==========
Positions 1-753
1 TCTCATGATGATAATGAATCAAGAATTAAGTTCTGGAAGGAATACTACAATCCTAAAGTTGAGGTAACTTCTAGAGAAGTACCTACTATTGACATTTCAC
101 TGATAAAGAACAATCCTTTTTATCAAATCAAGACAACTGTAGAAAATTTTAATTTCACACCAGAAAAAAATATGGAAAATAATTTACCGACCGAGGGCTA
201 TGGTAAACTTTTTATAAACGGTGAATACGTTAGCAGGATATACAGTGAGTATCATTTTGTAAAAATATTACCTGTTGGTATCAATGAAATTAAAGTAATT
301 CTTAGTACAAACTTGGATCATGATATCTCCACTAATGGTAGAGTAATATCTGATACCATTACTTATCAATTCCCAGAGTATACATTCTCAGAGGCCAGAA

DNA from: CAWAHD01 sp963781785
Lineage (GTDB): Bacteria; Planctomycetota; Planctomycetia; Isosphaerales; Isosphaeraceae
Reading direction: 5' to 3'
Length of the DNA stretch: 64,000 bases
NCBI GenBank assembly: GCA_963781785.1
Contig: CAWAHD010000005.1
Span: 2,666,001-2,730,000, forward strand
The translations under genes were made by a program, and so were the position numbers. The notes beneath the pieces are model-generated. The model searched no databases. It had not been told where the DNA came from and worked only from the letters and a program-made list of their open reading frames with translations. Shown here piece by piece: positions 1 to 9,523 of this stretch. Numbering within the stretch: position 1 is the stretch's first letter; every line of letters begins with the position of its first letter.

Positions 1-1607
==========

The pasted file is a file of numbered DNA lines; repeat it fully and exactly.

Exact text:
Positions 1-753
1 TCTCATGATGATAATGAATCAAGAATTAAGTTCTGGAAGGAATACTACAATCCTAAAGTTGAGGTAACTTCTAGAGAAGTACCTACTATTGACATTTCAC
101 TGATAAAGAACAATCCTTTTTATCAAATCAAGACAACTGTAGAAAATTTTAATTTCACACCAGAAAAAAATATGGAAAATAATTTACCGACCGAGGGCTA
201 TGGTAAACTTTTTATAAACGGTGAATACGTTAGCAGGATATACAGTGAGTATCATTTTGTAAAAATATTACCTGTTGGTATCAATGAAATTAAAGTAATT
301 CTTAGTACAAACTTGGATCATGATATCTCCACTAATGGTAGAGTAATATCTGATACCATTACTTATCAATTCCCAGAGTATACATTCTCAGAGGCCAGAA

DNA from: CAWAHD01 sp963781785
Lineage (GTDB): Bacteria; Planctomycetota; Planctomycetia; Isosphaerales; Isosphaeraceae
Reading direction: 5' to 3'
Length of the DNA stretch: 64,000 bases
NCBI GenBank assembly: GCA_963781785.1
Contig: CAWAHD010000005.1
Span: 2,666,001-2,730,000, forward strand
The translations under genes were made by a program, and so were the position numbers. The notes beneath the pieces are model-generated. The model searched no databases. It had not been told where the DNA came from and worked only from the letters and a program-made list of their open reading frames with translations. Shown here piece by piece: positions 1 to 9,523 of this stretch. Numbering within the stretch: position 1 is the stretch's first letter; every line of letters begins with the position of its first letter.

Positions 1-1607